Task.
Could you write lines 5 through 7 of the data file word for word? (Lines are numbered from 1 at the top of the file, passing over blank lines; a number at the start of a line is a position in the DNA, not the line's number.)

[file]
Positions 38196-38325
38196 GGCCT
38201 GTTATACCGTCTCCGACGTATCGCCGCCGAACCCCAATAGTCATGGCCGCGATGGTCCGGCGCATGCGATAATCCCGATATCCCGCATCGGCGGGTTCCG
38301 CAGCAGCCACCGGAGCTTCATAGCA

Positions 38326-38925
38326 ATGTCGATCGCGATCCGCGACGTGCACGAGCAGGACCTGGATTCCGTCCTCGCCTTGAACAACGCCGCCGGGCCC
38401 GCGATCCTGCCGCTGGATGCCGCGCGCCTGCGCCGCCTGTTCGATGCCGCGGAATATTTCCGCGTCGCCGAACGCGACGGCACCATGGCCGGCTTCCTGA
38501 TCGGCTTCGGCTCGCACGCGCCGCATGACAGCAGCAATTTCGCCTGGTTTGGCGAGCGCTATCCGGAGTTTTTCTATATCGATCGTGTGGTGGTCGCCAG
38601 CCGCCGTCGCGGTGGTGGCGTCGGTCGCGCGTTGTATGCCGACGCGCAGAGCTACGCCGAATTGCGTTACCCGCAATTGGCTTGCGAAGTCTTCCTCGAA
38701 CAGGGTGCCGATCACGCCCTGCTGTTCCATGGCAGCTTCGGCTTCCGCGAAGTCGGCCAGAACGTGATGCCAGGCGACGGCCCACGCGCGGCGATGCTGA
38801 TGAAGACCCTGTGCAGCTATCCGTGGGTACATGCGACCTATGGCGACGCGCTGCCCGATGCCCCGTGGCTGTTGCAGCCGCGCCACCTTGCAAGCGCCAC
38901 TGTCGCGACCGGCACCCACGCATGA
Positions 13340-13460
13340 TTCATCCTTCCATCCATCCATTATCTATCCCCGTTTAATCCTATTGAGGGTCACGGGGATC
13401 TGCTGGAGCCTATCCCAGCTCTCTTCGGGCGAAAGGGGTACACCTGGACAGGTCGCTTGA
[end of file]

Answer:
Positions 38326-38925
38326 ATGTCGATCGCGATCCGCGACGTGCACGAGCAGGACCTGGATTCCGTCCTCGCCTTGAACAACGCCGCCGGGCCC
38401 GCGATCCTGCCGCTGGATGCCGCGCGCCTGCGCCGCCTGTTCGATGCCGCGGAATATTTCCGCGTCGCCGAACGCGACGGCACCATGGCCGGCTTCCTGA